If it were anyone other than David Norris, the dots would have been joined up here in a shot. He has been held to a far lower standard of account than, say, a bishop, if he had written a similar letter pleading for clemency, or anyone else who might be construed as being a supporter of the Catholic Church.

Add together, if you will, the senator's remarks in the 'Magill' interview with his interview in the 'Daily Mail' where he said, among other things, he did not believe in the age of consent; as well as his support of poet Cathal O Searcaigh concerning the nature of his relationships with teenagers in Nepal; and of course, the clemency letter. There is a pattern here, despite his protestations.

This is someone who writes a letter on behalf of a former partner looking for a more lenient view of his committing a statutory rape; someone who publicly takes up a case of support concerning a man (O Searcaigh) who was involved in what most people would regard as sex tourism; not to mention someone that gives apparently careless interviews to journalists on the subject of paedophilia.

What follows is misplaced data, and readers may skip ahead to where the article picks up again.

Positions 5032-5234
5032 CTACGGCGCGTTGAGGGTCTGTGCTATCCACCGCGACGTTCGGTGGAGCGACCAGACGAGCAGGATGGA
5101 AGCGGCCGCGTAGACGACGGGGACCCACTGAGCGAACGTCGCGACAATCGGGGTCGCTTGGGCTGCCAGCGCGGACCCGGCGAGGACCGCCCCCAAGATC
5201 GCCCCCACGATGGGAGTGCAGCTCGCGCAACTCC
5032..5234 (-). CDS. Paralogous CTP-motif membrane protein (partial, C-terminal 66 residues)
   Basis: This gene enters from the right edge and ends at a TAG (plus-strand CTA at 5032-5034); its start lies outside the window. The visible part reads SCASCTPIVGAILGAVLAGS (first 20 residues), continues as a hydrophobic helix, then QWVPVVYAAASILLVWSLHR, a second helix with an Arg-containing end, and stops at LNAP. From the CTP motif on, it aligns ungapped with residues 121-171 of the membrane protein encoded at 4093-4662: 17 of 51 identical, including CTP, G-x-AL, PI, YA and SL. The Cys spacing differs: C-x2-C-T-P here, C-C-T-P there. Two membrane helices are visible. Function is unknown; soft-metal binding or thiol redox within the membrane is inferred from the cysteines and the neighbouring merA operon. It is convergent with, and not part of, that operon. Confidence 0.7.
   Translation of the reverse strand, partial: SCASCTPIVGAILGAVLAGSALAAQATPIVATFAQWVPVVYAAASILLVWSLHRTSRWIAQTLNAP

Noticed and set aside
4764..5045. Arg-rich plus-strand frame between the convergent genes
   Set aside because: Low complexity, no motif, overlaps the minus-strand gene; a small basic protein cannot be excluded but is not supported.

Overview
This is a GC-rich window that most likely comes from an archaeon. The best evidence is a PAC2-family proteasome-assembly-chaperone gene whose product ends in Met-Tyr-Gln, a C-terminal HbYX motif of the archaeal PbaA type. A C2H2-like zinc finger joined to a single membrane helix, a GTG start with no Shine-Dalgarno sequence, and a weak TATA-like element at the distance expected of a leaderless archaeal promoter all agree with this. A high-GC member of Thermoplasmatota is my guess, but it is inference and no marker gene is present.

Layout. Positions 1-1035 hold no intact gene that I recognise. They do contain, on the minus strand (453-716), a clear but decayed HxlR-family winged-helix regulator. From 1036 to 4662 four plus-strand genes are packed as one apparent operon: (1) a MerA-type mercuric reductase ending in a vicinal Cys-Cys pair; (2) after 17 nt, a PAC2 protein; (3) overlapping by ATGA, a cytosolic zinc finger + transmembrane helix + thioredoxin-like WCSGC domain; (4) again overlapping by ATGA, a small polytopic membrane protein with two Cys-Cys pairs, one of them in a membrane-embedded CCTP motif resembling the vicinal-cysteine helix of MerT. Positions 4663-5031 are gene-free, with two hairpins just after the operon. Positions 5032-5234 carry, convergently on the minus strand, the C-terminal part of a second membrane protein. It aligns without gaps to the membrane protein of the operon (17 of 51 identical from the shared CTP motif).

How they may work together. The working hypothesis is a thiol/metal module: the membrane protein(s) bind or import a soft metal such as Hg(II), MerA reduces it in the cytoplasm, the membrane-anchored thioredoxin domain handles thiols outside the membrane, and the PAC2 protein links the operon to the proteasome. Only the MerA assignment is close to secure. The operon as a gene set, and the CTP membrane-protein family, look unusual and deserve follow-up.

Those who argue that Norris deserves the same kind of leniency as other politicians who wrote letters, for instance, on behalf of constituents, are choosing not to see the full context of the situation. This was all deeply personal to Norris and he chose, in writing to the Israeli courts, not to reveal the fact that he and Nawi had been lovers.

David Norris has dressed it all up in the clothes of academic discussion, romance, anti-gay sentiment, and right-wing smears, but the fact is that he is not at all "sound" on the question of what is and isn't sexual abuse, and that children (including those in their teens) need to be protected.

It has to be said that Ezra (as the nation now knows him) didn't sound too convincing himself when I heard him on Radio I last month. He expressed his regret concerning the 15-year-old and explained he had initially resisted but also said: "He was the guy who phoned again. He liked to come to my place. But he was underage, no doubt about it."